Next year could prove a "turning point" for grain and
oilseed prices, MetLife said, saying that official estimates for the latest US
harvest may be too large, and foreseeing a global production "pullback".
The insurance giant, whose agriculture division is one of North
America's top farm mortgage lenders, said that market ideas of this year's
record corn and soybean harvests appear "too high", questioning some of the assumptions
behind US Department of Agriculture's estimates.
While the USDA has estimated this year's US corn yield at a
record 175.3 bushels per acre, and the soybean result at a record 52.5 bushels
per acre, "we view that smaller-sized ears and pods could trim final yields",
Downgrades could "bring the size of the 2016 harvest only
slightly above the 2015 record".
Another potential spur to prices could come from the dent to
sowings programmes from weak prices, with MetLife forecasting that US plantings
"should pull back in 2017 leading to lower excess supplies of major crops".
Indeed, the insurer forecast US corn sowings falling some 3.5m
acres next year, after rising to 94.5m acres in 2016 on USDA estimates.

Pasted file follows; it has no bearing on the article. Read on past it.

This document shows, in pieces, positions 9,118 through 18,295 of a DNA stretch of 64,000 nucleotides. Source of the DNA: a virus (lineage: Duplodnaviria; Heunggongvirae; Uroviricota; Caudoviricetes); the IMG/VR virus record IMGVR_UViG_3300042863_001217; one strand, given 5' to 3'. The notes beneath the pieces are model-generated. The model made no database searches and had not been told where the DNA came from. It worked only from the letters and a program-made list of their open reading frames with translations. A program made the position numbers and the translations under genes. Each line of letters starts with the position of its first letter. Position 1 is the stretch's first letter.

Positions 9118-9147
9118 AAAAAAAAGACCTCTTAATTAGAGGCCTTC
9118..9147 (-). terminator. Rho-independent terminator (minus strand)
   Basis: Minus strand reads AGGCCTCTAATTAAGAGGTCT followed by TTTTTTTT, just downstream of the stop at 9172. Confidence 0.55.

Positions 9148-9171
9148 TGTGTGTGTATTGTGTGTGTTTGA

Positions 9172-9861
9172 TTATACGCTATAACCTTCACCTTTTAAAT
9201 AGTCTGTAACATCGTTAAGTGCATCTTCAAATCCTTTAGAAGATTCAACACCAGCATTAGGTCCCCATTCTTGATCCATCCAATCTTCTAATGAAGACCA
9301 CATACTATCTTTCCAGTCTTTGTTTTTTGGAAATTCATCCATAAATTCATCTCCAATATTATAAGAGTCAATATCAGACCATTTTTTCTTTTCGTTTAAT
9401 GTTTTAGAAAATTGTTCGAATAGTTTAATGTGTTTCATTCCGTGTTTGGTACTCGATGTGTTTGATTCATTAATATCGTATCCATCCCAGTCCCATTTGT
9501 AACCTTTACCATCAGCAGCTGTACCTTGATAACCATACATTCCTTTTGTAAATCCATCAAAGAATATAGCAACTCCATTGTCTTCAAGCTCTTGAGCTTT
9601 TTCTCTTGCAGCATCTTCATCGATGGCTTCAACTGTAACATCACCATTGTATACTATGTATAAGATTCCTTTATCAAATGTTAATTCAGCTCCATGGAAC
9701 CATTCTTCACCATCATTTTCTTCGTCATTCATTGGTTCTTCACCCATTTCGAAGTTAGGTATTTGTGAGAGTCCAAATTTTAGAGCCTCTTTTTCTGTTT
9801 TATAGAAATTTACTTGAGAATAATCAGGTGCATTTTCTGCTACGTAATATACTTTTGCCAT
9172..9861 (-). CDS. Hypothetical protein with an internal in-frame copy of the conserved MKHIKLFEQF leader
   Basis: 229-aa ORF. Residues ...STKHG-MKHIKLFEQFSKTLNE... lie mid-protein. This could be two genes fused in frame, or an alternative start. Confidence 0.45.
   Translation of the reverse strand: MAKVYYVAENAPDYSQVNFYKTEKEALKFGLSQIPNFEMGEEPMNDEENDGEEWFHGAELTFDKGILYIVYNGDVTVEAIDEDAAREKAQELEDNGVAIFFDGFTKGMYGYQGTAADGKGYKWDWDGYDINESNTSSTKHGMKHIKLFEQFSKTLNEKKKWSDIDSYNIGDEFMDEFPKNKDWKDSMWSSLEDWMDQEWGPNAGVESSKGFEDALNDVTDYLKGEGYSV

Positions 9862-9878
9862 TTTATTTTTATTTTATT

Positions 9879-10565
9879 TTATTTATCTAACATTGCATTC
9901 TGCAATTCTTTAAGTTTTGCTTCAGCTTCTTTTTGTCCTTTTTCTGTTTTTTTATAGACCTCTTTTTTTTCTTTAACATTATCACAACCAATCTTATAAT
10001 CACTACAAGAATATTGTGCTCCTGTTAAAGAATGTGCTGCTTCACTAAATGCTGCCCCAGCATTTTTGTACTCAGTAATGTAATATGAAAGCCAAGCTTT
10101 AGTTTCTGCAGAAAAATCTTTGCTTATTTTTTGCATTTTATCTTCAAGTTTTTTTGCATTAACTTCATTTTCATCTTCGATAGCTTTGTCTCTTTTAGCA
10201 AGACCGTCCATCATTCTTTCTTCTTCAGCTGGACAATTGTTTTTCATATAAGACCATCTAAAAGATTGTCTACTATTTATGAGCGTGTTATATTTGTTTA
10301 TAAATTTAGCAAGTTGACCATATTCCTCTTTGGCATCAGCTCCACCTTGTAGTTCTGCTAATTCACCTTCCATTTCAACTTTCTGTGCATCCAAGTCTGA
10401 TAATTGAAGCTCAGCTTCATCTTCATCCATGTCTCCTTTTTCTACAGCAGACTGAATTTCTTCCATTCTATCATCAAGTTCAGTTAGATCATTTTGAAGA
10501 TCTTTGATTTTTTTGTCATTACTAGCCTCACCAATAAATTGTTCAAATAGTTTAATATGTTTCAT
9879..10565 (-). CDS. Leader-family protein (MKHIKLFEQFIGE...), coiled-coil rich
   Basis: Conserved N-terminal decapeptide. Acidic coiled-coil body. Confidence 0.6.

The MetLife estimate is in fact a little more sanguine on corn
area than figures from some other forecasters, with Informa pegging US corn
seedings next year at 90.8m acres, and the USDA itself putting sowings at 90.0m
acres in outline data released two weeks ago.
However, on soybeans, MetLife's estimate that "acres are likely
to remain flat", after reaching a record 83.7m acres this year, was well below
expectations from these observers.
Informa pegs US soybean area next year at 88.6m acres, while
the USDA has put it at 85.5m acres.
MetLife added that "an acreage pullback is unlikely to be an
isolated US event.
"Other major crop producing countries… are also likely to
pull back on planted acres."
The outcome could be that after "four successive years of supply
increases, next year could prove to be the turning point with a global supply
pullback leading to improved pricing".
The group forecast that "grain and oilseed [prices] will
start to recover in 2017."
Cattle, milk price
However, MetLife was less sanguine on cattle prices, flagging
the boost to herd numbers helped by "drastically improved" weather since 2014, which
has boosted pasture condition, besides weakness in values of feed grains.
"The national beef cow herd has grown 5% since 2014 and is
forecast to rise 8.3% and reach a peak of 31.5m head by 2018.
"The current consensus is that cattle prices will enter a
cyclical low through 2020."
The insurer, which last month issued downbeat forecasts for
US farmland values, was cautious on prospects for US milk prices too, citing
weight from resilient output in the country, which relies more on grains for
feeding cattle than competitors such as New Zealand and the European Union.
"Milk production in the US will continue to increase as low
feed prices encourage dairy farmers to increase output.
"This suggests the US will regain market share in export
markets, but without significant price increases in 2017."